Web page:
If they weren’t already, fracking and fracking regulations are becoming more and more political. Colorado is at the forefront of this debate due to the proximity of extraction operations and affluent communities such as Boulder, CO. Several of these communities have voted to ban drilling operations, and setup an epic fight with the state government who says they should have control over regulations (including any bans). But the negotiations at the state level seem to be stalled for what regulations should exist. Why is this interesting? It is likely that whatever model works in Colorado will be adopted by other states, as well as influence federal policy (such as rules proposed by the Bureau of Land Management). It seems from this report that outside interests are influencing the negotiations for a solution:
“Part of the reason could be an ideological opposition to tougher regulations within the large trade associations, or their wider membership, just as large unions tend to be uncompromising about trade policy or find themselves defending all their members, no matter what, said Floyd Ciruli, a Denver-based pollster.”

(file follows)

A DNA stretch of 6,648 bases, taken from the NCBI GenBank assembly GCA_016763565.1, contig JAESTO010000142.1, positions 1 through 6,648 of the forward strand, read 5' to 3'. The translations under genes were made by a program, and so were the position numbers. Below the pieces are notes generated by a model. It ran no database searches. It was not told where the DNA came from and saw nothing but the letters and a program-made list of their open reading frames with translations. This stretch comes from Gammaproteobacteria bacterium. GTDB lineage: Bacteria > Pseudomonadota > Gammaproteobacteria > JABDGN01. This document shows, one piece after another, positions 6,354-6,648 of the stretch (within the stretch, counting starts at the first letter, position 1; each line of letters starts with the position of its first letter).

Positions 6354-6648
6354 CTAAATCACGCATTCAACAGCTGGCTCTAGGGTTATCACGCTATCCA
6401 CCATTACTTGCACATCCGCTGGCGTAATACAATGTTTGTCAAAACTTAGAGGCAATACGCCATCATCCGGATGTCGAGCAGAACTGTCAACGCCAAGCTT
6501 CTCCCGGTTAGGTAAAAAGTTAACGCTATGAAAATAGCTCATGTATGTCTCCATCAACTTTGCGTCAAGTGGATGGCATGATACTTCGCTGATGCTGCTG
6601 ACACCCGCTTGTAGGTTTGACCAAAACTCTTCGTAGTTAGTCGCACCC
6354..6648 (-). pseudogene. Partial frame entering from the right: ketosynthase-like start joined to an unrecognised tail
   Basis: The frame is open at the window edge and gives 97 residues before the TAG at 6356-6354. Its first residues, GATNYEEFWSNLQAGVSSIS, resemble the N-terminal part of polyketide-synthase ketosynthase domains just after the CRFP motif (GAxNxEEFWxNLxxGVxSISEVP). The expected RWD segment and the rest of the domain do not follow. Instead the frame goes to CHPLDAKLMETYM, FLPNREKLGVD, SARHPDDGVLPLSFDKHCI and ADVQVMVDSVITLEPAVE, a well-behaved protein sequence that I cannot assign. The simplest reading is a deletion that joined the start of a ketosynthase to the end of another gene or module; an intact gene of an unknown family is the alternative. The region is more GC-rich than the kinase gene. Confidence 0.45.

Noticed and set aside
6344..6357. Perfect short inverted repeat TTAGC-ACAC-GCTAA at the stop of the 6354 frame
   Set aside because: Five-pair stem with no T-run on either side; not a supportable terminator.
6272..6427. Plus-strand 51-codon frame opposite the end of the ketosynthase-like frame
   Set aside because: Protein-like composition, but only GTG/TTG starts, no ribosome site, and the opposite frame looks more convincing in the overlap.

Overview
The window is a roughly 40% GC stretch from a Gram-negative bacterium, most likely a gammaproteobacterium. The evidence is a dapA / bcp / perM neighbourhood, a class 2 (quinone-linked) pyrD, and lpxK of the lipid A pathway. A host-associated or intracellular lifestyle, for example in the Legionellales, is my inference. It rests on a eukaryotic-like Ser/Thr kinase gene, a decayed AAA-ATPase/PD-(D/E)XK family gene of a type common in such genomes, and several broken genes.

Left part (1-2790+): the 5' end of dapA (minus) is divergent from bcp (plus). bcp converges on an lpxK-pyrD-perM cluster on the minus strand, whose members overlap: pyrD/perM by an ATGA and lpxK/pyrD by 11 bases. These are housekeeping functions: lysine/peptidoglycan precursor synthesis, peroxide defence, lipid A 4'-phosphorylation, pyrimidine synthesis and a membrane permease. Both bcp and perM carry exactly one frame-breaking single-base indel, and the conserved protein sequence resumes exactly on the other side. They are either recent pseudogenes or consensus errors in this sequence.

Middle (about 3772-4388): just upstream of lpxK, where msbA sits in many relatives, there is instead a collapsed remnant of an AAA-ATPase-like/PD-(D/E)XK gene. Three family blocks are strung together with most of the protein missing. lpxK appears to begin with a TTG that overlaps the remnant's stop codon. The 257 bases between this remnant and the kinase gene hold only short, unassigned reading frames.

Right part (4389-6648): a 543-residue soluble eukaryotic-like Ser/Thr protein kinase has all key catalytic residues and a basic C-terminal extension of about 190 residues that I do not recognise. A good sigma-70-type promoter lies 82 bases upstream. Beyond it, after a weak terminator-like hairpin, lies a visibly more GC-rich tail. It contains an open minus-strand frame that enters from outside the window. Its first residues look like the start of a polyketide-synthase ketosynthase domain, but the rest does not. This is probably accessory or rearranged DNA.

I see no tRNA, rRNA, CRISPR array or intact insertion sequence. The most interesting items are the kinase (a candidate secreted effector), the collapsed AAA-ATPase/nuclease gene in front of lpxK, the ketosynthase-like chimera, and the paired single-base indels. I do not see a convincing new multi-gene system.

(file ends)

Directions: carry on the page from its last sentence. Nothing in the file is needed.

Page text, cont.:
Not only is the American Petroleum Institute (API) involved but an intense Senate race between Udall and Gardner have focused some of their efforts on this hot button issue – clearly an attempt to get votes from their respective anti- and pro-fracking constituents. In addition the legal fights, and the possibility of state level regulations, there are also several ballot measures (supported by Congressman Polis) that would increase setbacks (distance between operations and residences) and allow local control of fracking operations. Gardner opposes these, and from the article linked above, it sounds like this is putting Udall in a difficult position – in the past Udall has been a strong proponent of the environment…
But Dick Wadhams, former chairman of the state GOP and now a Colorado-based Republican consultant, argued that the issue will develop as a problem for Udall as he and Gardner meet for debates and take to the campaign trail in earnest this fall.
“The fact is this kind of splits the Democratic Party down the middle,” Wadhams said. “It will drive up turnout among those folks who see fracking as a driver of the economy and the jobs. Udall is in a no-win position with those initiatives on the ballot.”
The legal battles between the state and communities will likely drag on for a while.. in the latest chapter, a judge has struck down Longmont’s ban..will the ban will stay in place while Longmont appeals..
The companies that operate in Colorado seem (in my limited opinion) to be open to regulations and are aware of the public perception issues that “fracking” has. This opinion is mostly based on my experience with these companies at the the Natural Gas Symposiums at CSU. We’ll see how this all plays out..